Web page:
Heathrow airport

Heathrow airport
London borough of Hillingdon
12 February 2007

Quite unlike the glamorous London airport in which Richard Burton and Elizabeth Taylor were stranded in The VIPs, the real Heathrow has grown overcrowded and ungainly.1 Its four older terminals are each with their own incongruous extensions, all in varying stages of decay and disrepair. And, so far, its brand-new fifth terminal seems to have caused more problems than it has solved.

“Very, very British,” Ian Nairn once described the airport. “A tragic-comedy of muddle and architecture running at too low a voltage.”2

Heathrow’s five terminals are together the world’s busiest international airport, with some 90 airlines making it their base. Until recently, British Airways operated from Terminal 4, built in 1986, and Terminal 1, which dates from 1968.

On 27 March 2008, it moved most of its flights to a single new buiding: the 260-hectare Terminal 5, built on the former site of a sewage plant to the west of the airport. The rest of the airline’s operations will move into the terminal later in the year and work on a second phase will then continue until 2010.

Despite Britain’s longest ever planning enquiry, Terminal 5 was opened on time and on budget. At a cost of £4.3bn, the immense glazed structure, with its curved single-span roof, was designed by Richard Rogers. The scheme should provide extra capacity for 30 million people a year.

Before it opened, the airport’s owner, BAA, claimed that the new terminal will not only solve the problem of overcrowding at Heathrow, it will also be enough to deal with the growing number of travellers expected over the coming years. But the weeks of delays and cancelled flights, resulting from terminal’s “teething troubles” and BA’s ill-prepared staff, do not bode well.

Once BA has moved completely, BAA plan to close Terminal 1 and Heathrow’s oldest terminal: the Frederick Gibberd-designed Terminal 2, which was built in 1955 as one of London airport’s first buildings. This will provide a rare opportunity for a major redevelopment at the airport and so a new building has been proposed for the site of Terminal 2 and the Queens Building offices.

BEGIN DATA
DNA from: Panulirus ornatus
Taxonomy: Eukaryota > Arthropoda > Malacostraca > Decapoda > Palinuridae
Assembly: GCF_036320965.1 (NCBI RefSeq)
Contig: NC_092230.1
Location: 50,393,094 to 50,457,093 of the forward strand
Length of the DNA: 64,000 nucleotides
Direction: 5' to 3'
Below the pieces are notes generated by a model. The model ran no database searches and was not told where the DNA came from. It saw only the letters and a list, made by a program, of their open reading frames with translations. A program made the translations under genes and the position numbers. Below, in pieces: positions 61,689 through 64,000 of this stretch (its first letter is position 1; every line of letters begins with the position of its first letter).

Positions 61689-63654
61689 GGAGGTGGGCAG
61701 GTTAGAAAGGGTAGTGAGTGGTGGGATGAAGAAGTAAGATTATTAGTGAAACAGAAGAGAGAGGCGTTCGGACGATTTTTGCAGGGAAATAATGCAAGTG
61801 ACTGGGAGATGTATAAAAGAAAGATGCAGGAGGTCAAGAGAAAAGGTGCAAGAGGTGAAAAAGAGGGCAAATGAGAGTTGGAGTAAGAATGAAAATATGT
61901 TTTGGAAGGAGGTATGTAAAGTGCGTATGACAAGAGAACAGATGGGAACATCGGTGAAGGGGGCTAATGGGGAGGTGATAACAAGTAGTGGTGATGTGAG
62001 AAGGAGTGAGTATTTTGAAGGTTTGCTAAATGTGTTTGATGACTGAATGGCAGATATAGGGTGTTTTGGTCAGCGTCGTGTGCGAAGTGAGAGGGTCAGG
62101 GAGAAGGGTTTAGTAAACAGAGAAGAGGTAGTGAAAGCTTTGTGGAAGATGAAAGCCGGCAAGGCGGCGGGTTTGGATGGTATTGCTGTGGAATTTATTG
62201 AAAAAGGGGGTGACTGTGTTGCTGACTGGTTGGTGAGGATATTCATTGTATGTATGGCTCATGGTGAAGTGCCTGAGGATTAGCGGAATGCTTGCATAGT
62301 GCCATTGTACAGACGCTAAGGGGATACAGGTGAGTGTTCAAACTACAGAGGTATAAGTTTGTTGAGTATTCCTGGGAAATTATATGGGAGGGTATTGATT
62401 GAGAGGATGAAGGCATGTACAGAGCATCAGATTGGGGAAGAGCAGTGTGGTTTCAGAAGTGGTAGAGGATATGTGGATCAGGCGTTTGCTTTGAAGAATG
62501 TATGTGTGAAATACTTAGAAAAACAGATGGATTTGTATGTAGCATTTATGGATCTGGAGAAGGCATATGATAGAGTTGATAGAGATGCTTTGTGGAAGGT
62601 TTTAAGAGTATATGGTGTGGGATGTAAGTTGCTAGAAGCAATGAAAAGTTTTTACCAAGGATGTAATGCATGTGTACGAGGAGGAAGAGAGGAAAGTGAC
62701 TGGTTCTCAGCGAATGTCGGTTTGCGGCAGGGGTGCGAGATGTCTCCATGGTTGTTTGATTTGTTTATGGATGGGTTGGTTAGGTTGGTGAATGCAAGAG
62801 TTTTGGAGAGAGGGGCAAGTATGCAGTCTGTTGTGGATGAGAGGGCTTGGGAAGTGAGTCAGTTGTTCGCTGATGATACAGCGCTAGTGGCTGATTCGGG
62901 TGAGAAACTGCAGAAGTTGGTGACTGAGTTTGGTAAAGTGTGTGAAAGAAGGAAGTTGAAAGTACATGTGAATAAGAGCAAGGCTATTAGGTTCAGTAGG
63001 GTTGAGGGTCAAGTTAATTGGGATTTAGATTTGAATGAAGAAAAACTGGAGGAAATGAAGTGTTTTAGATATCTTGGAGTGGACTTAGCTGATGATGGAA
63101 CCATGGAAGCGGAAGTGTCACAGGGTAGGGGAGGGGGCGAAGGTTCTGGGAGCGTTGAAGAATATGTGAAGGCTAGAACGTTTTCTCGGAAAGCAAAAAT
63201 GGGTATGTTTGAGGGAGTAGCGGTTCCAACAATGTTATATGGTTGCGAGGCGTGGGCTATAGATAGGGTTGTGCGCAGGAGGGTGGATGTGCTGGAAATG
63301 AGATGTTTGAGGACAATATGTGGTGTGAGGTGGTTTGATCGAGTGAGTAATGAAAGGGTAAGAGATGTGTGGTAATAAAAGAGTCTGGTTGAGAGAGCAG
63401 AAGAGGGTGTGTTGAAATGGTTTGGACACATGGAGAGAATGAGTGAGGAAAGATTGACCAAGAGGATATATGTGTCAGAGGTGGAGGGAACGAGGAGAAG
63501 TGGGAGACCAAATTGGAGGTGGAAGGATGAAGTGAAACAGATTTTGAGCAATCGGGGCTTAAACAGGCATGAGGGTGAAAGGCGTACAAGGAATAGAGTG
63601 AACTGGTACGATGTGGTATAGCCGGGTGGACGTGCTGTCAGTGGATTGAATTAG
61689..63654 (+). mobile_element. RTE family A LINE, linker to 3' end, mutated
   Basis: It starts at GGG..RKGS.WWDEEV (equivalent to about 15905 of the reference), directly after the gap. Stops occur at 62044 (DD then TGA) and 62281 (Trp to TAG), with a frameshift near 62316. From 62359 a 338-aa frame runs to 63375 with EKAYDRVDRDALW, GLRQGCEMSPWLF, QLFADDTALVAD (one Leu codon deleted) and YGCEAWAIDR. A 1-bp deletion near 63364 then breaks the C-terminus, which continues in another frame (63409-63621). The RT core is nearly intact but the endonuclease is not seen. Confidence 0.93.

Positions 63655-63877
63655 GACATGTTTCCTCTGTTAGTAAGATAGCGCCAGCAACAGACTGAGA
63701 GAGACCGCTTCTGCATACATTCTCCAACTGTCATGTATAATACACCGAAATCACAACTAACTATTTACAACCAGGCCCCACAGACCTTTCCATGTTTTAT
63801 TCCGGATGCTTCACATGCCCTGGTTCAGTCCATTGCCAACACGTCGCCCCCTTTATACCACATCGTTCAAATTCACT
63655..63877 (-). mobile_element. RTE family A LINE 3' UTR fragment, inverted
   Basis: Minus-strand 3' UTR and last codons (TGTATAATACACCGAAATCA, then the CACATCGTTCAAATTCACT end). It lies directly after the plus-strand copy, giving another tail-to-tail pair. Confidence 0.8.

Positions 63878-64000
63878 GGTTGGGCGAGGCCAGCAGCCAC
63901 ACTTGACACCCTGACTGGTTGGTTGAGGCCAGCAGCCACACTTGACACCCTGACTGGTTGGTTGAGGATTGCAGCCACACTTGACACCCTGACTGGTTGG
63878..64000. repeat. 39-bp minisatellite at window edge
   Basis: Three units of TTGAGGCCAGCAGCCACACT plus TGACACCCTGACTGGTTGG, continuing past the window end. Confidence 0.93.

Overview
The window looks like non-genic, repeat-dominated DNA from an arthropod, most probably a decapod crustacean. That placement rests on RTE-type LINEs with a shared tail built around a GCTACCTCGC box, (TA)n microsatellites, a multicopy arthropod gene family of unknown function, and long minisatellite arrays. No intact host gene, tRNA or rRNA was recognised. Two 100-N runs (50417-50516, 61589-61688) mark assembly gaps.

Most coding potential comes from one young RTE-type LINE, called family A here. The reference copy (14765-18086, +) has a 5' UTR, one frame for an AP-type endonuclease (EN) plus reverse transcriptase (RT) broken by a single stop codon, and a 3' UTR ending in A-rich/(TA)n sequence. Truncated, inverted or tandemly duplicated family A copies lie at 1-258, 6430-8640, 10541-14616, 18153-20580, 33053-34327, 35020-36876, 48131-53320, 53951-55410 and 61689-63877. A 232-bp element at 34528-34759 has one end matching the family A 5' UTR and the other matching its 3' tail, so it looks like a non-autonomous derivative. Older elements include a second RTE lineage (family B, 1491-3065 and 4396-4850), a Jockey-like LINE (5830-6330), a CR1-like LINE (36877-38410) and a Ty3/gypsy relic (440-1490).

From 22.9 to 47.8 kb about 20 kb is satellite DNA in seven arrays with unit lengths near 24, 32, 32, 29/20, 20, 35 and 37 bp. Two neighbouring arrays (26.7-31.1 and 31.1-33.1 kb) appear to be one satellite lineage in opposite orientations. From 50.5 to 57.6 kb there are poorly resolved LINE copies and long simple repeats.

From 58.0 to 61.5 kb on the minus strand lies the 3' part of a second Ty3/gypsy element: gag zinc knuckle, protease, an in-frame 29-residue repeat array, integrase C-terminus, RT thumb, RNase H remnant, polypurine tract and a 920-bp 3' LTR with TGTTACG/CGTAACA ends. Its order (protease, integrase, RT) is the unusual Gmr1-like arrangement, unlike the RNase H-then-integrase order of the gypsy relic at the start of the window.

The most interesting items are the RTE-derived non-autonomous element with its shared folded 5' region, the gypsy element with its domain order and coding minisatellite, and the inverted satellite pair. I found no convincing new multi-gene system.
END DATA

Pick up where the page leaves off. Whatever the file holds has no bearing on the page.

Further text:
According to BAA, Heathrow East will be “an environmentally sensitive building” that “will deliver a light, spacious and modern environment, a terminal that is easy to use with clear way-finding and world-class facilities”.3 As the development is on a brownfield site and has not been designed to increase capacity — it will actually handle slightly fewer passengers than the existing terminals — it is less likely to receive the drawn-out planning process that hindered Terminal 5.

More controversial is the possibility of a third runway, set out in a government white paper, to be built between 2015 and 2020. Advocates argue that if Britain’s largest airport does not expand to cope with new demand, foreign investors could be lost.

Richard Branson, whose Virgin Atlantic operates from Heathrow, strongly supports the runway. He told the BBC that without the development “the UK and Heathrow in particular is in serious risk of losing its pre-eminence in European and world aviation”.4

Others are, however, less welcoming, not least the inhabitants of the village of Sipson, whose 700 houses would need to be demolished to make way for the runway. The Greater London authority, Greenpeace, Friends of the Earth, the National Trust and numerous local councils and organisations vehemently oppose Heathrow’s expansion.5 The loss of homes, the destruction of historical sites, the impact on wildlife, increased air pollution and the effect on global climate change are all, of course, sensitive issues.

But the airport’s growth is unlikely to worry JG Ballard, the author and resident of nearby Shepperton. In an article for the Observer in 1997, he wrote of his appreciation of airports which, he thought, had escaped the kitsch and nostalgia that characterises much of modern Britain’s public architecture. “As far as I know, there are no half-timbered terminal buildings or pebble-dashed control towers.”6

Ballard praised the “period charm” of Heathrow’s early terminals but wrote:

I look forward to their replacement in due course, and to terminal Five, and beyond that to terminals Six and Seven, and the transformation of Britain into the ultimate departure lounge. After all, we have every reason to leave.

BA will move its remaining flights into Terminal 5 during the summer and BAA hopes Heathrow East to be ready for the 2012 Olympic Games. (Last edited: 20 May 2008)

Update 20 May 2008:

Ken Livingstone and the London borough of Hillingdon granted planning permission for Heathrow East in June 2007. After BA moves all of its operations into Terminal 5, BAA will start construction of Heathrow East (to be designed by Norman Foster), along with modernisation of Terminals 3 and 4. A new forecourt at Terminal 3 was completed in late 2007.

Around 1,500 environmental activists formed a Camp for Climate Action outside Heathrow, during August 2007, protesting against the airport’s expansion. Local communities and John McDonnell, MP for Hayes and Harlington, supported the Climate Camp.

In November 2007, Ruth Kelly, the transport secretary, launched a three-month consultation on a third runway as well as a sixth terminal. The government backs the runway proposal, though the mayor of London and Hillingdon council are against it.

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